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It’s time for a National Cybersecurity Safety Board (NCSB)

Feb 19, 20154 mins
Data BreachIT Leadership

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In his book The Psychological Edge: Strategies For Everyday Living, clinical psychologist Dr. Samuel Shein writes that while we have a National Transportation Safety Board (NTSB), there is no National Psychological Research Board (NPRB). A group like the NPRB could investigate national disasters caused by those with psychological issues.

Even with tragedies such as the Columbine High School and Sandy Hook Elementary School massacres, to the Heaven’s Gate mass suicide, 9/11 and more; the US still lacks a central agency that deals with psychological-based tragedies. Creating a NPRB could be crucial to avoid future tragedies and senseless deaths.

With regards to information security, the Sony breach of 2014 shows that the time has arrived to create a National Cybersecurity Safety Board (NCSB). The debacle of the FBI prematurely attributing the attack to the North Korean government is still causing embarrassment, especially to information security professionals who note that attribution, and determination of root cause and probable cause, takes time to determine.

As for the NTSB, in 1967, Congress established the NTSB as an independent agency placed within the Department of Transportation (DOT). Based on that, the NCSB would likely be placed within the Department of Commerce, Federal Trade Commission or most likely the Department of Homeland Security.

In creating the NTSB, Congress envisioned that a single organization with a clearly defined mission could more effectively promote a higher level of safety in the transportation system than the individual modal agencies working separately.

In 2000, the NTSB embarked on a major initiative to increase employee technical skills and make its investigative expertise more widely available to the transportation community by establishing the NTSB Academy at George Washington University. To date, it has issued over 13,000 safety recommendations to more than 2,500 recipients.

Based on the success of the NTSB, I think a NCSB that could perform similar tasks when it comes to information security. Transportation disasters and security breaches have many parallels, and by having a body to investigate information security breaches and advise on security safety, the entire industry would benefit.

What would a NCSB look like? As a start, when an investigation of a major breach would occur, there would be a NCSB go team comprised of specialists in fields. The go team would include experts in the following areas: malware, digital forensics, application security, network security, network infrastructure, operating systems and more. They would work in concert with the breached organizations and affected vendors.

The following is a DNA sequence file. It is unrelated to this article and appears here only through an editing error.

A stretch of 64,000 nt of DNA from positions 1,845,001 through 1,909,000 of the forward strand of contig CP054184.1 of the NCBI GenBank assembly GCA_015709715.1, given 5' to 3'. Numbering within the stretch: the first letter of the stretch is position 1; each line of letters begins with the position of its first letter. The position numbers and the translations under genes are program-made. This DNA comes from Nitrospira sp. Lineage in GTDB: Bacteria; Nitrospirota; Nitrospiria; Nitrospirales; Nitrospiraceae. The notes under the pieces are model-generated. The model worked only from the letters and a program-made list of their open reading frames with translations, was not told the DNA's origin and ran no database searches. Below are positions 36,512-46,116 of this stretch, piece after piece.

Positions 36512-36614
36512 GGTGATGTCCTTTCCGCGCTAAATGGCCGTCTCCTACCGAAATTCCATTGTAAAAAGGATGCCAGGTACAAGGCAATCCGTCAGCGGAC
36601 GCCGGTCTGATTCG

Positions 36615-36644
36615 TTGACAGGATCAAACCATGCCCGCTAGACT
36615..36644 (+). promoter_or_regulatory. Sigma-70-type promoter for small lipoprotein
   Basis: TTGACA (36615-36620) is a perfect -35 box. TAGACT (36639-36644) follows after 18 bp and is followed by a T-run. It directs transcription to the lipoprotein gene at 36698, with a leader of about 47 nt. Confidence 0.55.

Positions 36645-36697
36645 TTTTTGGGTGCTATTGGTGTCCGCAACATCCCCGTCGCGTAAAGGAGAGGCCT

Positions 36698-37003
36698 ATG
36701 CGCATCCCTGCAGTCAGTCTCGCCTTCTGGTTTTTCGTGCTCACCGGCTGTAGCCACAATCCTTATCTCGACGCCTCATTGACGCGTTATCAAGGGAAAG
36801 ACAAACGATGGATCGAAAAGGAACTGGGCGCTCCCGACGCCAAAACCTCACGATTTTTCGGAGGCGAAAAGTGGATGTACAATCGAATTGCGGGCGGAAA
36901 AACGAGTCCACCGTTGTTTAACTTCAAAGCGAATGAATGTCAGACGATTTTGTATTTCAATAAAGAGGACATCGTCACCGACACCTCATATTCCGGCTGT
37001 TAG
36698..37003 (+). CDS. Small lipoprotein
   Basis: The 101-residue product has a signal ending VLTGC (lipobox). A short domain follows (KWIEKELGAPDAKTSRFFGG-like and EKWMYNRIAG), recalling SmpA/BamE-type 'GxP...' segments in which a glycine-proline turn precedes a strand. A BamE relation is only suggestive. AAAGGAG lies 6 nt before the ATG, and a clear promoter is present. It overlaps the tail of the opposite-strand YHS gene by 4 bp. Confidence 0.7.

Like the NTSB, the NCSB would determine if it needs to hold a public hearing on the breach. After all that is done, it would publish a final report and issue security recommendations. Like the NTSB, the NCSB would likely not have any legal authority to implement, or impose, its recommendations. That burden would fall upon regulators at either the federal or state level.

The NTSB also has a Most Wanted List, which represents the agencies’ advocacy priorities, designed to increase awareness of, and support for, the most critical changes needed to reduce transportation accidents and save lives. The NCSB would also issue its annual cybersecurity most wanted list.

Creating the NCSB in the model of the NTSB would be a benefit to every US organization. After megabreaches at Anthem, Heartland Payment Systems, Evernote, TJX, Target, Home Depot, Sony and much more; it still leaves us in early 2015 at a standstill, when it comes to breach information sharing, cause determination and proposed recommendations.

Creating a NCSB is an idea whose time has come. If it does get created, it will be a crucial step in the growth and maturity of information security.


Ben Rothke, CISSP, CISM, CISA is a senior information security specialist at Tapad and has over 16 years of industry experience in information systems security and privacy.

His areas of expertise are in risk management and mitigation, security and privacy regulatory issues, design and implementation of systems security, encryption, cryptography and security policy development.

Ben is the author of Computer Security - 20 Things Every Employee Should Know (McGraw-Hill). He writes security and privacy book reviews for Slashdot and Security Management and is a former columnist for Information Security, Unix Review and Solutions Integrator magazines.

He is a frequent speaker at industry conferences, such as RSA and MISTI, holds numerous industry certifications and is a member of ASIS, Society of Payment Security Professionals and InfraGard.

He holds the following certifications: CISM, CISA, CGEIT, CRISC, CISM, CISSP, SMSP, PCI QSA.

The opinions expressed in this blog are those of Ben Rothke and do not necessarily represent those of IDG Communications, Inc., its parent, subsidiary or affiliated companies.

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